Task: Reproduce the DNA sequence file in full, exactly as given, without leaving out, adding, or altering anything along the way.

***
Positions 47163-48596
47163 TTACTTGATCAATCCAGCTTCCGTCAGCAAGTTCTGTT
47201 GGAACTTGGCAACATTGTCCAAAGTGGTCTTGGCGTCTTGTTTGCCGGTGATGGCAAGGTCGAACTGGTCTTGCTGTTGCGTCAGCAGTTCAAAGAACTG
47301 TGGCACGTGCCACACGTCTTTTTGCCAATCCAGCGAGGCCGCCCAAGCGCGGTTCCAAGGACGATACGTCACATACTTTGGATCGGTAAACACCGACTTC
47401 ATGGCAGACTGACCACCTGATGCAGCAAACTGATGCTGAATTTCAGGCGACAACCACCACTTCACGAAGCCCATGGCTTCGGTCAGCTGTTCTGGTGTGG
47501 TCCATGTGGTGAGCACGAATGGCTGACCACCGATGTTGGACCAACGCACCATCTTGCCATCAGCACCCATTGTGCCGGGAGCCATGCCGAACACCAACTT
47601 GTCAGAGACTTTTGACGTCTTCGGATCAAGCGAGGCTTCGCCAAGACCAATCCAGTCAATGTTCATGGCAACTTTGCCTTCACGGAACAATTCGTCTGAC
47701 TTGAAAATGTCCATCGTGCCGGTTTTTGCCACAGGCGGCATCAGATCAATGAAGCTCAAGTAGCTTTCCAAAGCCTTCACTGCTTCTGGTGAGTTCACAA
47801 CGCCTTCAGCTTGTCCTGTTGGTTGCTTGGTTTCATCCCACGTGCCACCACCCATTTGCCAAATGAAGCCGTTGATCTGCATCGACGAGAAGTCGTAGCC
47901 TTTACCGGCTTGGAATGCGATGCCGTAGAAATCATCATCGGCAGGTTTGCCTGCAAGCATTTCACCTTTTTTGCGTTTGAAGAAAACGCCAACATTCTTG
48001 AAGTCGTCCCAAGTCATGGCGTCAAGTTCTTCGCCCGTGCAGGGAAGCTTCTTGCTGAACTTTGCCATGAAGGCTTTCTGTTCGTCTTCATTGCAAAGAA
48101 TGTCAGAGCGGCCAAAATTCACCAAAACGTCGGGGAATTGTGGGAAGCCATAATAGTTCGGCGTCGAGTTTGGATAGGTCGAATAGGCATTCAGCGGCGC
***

Positions 47163-48596
47163 TTACTTGATCAATCCAGCTTCCGTCAGCAAGTTCTGTT
47201 GGAACTTGGCAACATTGTCCAAAGTGGTCTTGGCGTCTTGTTTGCCGGTGATGGCAAGGTCGAACTGGTCTTGCTGTTGCGTCAGCAGTTCAAAGAACTG
47301 TGGCACGTGCCACACGTCTTTTTGCCAATCCAGCGAGGCCGCCCAAGCGCGGTTCCAAGGACGATACGTCACATACTTTGGATCGGTAAACACCGACTTC
47401 ATGGCAGACTGACCACCTGATGCAGCAAACTGATGCTGAATTTCAGGCGACAACCACCACTTCACGAAGCCCATGGCTTCGGTCAGCTGTTCTGGTGTGG
47501 TCCATGTGGTGAGCACGAATGGCTGACCACCGATGTTGGACCAACGCACCATCTTGCCATCAGCACCCATTGTGCCGGGAGCCATGCCGAACACCAACTT
47601 GTCAGAGACTTTTGACGTCTTCGGATCAAGCGAGGCTTCGCCAAGACCAATCCAGTCAATGTTCATGGCAACTTTGCCTTCACGGAACAATTCGTCTGAC
47701 TTGAAAATGTCCATCGTGCCGGTTTTTGCCACAGGCGGCATCAGATCAATGAAGCTCAAGTAGCTTTCCAAAGCCTTCACTGCTTCTGGTGAGTTCACAA
47801 CGCCTTCAGCTTGTCCTGTTGGTTGCTTGGTTTCATCCCACGTGCCACCACCCATTTGCCAAATGAAGCCGTTGATCTGCATCGACGAGAAGTCGTAGCC
47901 TTTACCGGCTTGGAATGCGATGCCGTAGAAATCATCATCGGCAGGTTTGCCTGCAAGCATTTCACCTTTTTTGCGTTTGAAGAAAACGCCAACATTCTTG
48001 AAGTCGTCCCAAGTCATGGCGTCAAGTTCTTCGCCCGTGCAGGGAAGCTTCTTGCTGAACTTTGCCATGAAGGCTTTCTGTTCGTCTTCATTGCAAAGAA
48101 TGTCAGAGCGGCCAAAATTCACCAAAACGTCGGGGAATTGTGGGAAGCCATAATAGTTCGGCGTCGAGTTTGGATAGGTCGAATAGGCATTCAGCGGCGC